The government claims TRDA received close to $3 million under four NASA research grants which were meant to cover operational expenses, interior renovations of TRDA’s Syracuse, N.Y. facility and the expansion of TRDA programs in Florida.
     It claims TRDA made false statements to NASA to get the grants, used the money for its new building, which was outside the scope of the grants, and to cover anticipated costs of its headquarters, outside the term of the grants.
     “In fact, TRDA had no intention of using the grant funds to expand its existing programs in Florida by paying a long-term building lease with the airport,” the complaint states. “No such agreement existed. To the contrary, TRDA intended to use these funds under the prepaid ground lease to pay for the construction of the Melbourne building and then make periodic ground rent payments to the airport.”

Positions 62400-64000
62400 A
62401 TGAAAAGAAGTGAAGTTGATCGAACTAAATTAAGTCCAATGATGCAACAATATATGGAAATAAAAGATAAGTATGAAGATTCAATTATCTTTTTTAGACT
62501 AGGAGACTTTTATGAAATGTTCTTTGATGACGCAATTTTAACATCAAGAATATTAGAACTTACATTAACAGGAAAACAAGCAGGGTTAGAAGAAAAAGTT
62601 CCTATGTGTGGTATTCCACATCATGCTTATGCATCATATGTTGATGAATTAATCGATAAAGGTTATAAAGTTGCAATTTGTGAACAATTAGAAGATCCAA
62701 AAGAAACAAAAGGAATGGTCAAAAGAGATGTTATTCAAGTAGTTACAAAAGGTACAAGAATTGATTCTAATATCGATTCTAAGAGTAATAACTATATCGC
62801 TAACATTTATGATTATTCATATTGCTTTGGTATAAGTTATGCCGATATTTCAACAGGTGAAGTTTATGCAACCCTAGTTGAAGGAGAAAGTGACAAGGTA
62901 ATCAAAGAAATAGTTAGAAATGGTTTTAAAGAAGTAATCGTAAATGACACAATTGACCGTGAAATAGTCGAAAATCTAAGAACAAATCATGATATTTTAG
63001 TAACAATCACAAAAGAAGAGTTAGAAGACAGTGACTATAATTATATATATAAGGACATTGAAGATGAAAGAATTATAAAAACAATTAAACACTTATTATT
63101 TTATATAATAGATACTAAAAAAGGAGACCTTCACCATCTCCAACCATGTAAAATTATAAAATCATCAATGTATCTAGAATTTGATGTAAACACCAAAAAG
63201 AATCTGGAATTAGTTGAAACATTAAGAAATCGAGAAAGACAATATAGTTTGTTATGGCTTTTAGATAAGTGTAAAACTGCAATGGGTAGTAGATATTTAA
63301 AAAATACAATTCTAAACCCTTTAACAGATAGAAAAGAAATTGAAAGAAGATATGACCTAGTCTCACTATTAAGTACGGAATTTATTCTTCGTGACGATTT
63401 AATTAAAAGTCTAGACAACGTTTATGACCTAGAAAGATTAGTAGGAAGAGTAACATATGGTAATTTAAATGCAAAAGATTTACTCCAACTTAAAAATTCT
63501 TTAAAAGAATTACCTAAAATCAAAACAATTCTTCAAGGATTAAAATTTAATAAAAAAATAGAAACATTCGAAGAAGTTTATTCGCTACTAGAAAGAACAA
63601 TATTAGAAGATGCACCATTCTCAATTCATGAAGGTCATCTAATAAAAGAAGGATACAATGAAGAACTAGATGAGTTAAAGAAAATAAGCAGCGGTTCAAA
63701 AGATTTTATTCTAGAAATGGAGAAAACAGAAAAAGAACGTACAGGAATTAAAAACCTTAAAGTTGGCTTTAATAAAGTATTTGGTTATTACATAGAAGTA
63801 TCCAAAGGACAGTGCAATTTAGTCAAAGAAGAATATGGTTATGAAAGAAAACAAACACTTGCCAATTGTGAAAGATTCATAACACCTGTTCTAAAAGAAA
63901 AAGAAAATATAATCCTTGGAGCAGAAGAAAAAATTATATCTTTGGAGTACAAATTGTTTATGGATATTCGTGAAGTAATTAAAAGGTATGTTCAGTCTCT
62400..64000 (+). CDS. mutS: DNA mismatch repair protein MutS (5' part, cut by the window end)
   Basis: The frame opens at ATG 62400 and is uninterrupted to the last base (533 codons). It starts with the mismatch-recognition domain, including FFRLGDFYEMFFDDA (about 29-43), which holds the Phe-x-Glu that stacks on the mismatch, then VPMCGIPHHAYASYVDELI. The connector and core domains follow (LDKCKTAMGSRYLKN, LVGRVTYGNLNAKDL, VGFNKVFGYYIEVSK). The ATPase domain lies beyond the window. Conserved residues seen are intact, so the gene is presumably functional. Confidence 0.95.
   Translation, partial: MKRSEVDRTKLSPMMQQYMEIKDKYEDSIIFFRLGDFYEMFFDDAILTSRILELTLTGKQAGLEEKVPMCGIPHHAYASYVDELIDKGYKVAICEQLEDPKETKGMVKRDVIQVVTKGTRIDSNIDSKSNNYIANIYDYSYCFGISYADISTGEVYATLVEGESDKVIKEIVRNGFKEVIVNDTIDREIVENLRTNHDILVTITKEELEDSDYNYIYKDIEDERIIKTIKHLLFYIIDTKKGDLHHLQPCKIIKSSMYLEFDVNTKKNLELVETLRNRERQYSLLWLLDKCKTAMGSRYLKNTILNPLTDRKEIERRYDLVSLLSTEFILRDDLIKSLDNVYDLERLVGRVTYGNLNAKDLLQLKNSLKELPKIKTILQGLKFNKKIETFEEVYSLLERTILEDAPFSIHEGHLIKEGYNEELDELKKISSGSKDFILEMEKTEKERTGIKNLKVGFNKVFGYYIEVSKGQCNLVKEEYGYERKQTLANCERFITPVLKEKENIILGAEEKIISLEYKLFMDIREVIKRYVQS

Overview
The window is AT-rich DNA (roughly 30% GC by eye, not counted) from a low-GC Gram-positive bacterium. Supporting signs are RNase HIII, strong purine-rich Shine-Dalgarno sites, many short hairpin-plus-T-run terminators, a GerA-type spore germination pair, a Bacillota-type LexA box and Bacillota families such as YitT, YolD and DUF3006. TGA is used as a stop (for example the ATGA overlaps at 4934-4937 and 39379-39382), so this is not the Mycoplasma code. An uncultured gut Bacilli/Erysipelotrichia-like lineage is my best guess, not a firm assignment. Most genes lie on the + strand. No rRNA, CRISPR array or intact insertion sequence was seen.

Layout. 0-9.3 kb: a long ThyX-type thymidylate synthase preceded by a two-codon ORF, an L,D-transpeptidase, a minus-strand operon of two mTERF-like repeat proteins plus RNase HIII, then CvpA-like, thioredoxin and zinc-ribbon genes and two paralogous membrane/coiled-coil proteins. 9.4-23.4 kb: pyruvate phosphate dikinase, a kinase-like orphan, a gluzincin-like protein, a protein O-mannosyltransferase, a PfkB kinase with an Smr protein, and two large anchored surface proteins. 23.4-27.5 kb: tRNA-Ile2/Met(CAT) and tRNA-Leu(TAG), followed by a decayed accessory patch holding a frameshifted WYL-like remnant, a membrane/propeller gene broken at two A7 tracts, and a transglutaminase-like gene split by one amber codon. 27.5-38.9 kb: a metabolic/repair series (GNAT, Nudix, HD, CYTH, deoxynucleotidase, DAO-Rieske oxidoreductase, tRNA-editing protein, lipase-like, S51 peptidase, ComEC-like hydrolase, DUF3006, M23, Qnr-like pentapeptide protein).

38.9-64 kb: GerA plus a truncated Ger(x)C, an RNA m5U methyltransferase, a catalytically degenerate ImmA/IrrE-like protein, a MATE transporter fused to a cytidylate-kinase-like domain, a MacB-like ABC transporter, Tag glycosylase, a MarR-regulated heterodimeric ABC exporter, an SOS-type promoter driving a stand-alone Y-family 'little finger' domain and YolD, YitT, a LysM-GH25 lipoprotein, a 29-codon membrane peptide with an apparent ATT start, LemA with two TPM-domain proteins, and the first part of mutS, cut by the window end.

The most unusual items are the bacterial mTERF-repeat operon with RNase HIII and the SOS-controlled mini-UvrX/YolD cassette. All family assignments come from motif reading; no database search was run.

The government claims TRDA omitted from its applications its plans to use the money for its new headquarters and for ground rent payments to the airport.
     It claims that TRDA earned interest on NASA grant money that exceeded a specified threshold, and failed to refund the interest to NASA.
     TRDA received $1 million in federal money from the Economic Development Administration after it falsely claimed that no other federal dollars would be used to build its headquarters, the government says.
     “EDA relied on these representations in deciding to award this grant. For example: